Degrees earned – and given up
Musk finished his studies at the University of Pennsylvania, earning degrees in physics and economics.
While there, Musk and a classmate, Adeo Ressi, once rented out a 10-bedroom frat house and turned it into a nightclub – one of his first entrepreneurial experiments.
After graduating, Musk moved to Stanford University for his PhD – but he barely started the programme before leaving it. He deferred his admission after only two days in California, deciding to try his luck in the dot-com boom that was just getting under way. He never returned to finish his studies at Stanford.
Early dot-com ventures
With his brother Kimbal, Musk launched Zip2. A cluster of Silicon Valley investors helped fund the company, which provided city travel guides to newspapers like The New York Times and Chicago Tribune.
While Zip2 got off the ground, Musk literally lived in the office and showered at a local YMCA. The hard work paid off when Compaq bought Zip2 in a deal worth US$341 million in cash and stock, earning Musk US$22 million.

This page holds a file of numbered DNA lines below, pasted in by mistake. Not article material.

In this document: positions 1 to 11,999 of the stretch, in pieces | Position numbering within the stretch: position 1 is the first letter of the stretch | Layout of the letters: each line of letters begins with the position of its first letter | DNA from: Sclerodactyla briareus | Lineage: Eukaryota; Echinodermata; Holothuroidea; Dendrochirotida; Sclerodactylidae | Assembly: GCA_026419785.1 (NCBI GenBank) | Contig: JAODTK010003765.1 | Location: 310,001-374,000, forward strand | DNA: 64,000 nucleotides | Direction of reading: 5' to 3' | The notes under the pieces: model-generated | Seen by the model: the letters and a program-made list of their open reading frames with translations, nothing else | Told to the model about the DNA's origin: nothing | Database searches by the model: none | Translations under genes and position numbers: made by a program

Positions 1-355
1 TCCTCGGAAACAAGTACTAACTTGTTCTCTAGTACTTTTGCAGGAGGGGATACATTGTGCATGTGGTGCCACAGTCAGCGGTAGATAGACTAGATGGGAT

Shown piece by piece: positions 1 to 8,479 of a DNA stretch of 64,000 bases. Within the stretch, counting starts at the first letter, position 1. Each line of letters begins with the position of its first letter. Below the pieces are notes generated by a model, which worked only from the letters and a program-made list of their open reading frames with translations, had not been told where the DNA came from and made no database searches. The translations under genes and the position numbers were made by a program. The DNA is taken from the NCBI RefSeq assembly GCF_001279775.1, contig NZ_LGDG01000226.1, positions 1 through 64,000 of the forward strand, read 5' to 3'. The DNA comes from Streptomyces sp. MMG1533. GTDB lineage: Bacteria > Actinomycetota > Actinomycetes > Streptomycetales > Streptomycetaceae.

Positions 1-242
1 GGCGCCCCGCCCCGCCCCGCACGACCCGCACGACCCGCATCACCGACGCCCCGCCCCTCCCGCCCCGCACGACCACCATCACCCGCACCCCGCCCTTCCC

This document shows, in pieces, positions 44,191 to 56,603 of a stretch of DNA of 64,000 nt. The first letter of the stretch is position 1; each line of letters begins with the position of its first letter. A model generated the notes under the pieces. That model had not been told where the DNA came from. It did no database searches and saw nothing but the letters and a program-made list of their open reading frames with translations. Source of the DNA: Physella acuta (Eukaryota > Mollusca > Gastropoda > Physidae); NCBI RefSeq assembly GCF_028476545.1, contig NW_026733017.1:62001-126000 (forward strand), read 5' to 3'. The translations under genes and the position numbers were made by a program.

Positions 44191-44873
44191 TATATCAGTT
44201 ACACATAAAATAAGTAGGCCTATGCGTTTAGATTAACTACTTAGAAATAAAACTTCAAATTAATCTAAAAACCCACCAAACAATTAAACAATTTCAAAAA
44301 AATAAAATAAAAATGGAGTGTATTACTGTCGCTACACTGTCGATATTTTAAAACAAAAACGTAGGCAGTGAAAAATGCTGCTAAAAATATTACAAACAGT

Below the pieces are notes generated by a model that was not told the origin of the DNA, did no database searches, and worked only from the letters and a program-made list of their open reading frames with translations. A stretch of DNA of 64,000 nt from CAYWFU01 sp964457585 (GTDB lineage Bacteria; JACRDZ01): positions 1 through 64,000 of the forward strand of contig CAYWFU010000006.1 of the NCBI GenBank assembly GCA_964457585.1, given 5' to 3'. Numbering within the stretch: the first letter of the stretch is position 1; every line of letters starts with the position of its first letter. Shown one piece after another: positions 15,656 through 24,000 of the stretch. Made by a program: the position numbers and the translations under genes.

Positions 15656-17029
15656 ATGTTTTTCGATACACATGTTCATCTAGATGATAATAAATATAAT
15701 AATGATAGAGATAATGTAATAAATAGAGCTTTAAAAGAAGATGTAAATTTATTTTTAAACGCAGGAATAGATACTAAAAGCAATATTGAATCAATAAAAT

Musk next started X.com, an online banking company. He launched the company in 1999 using US$10 million of the money he got from the Zip2 sale. About a year later, X.com merged with Confinity, a financial start-up co-founded by Peter Thiel, to form PayPal.
Musk was named the CEO of newly minted PayPal – but that wouldn’t last long. In October 2000, he started a huge fight among the PayPal co-founders by pushing for them to move its servers from the free Unix operating system to Microsoft Windows. PayPal co-founder and then CTO Max Levchin pushed back, hard.
But things worked out for Musk – he made another windfall when eBay bought PayPal in late 2002. As PayPal’s single biggest shareholder, he netted US$165 million of the US$1.5 billion eBay paid.
Even before the PayPal sale, Musk was dreaming up his next move, including a wild plan to send mice or plants to Mars. In early 2002, Musk put up US$100 million to found the company that would be known as Space Exploration Technologies, or SpaceX. Musk’s stated goal was to make space flight cheaper by a factor of 10.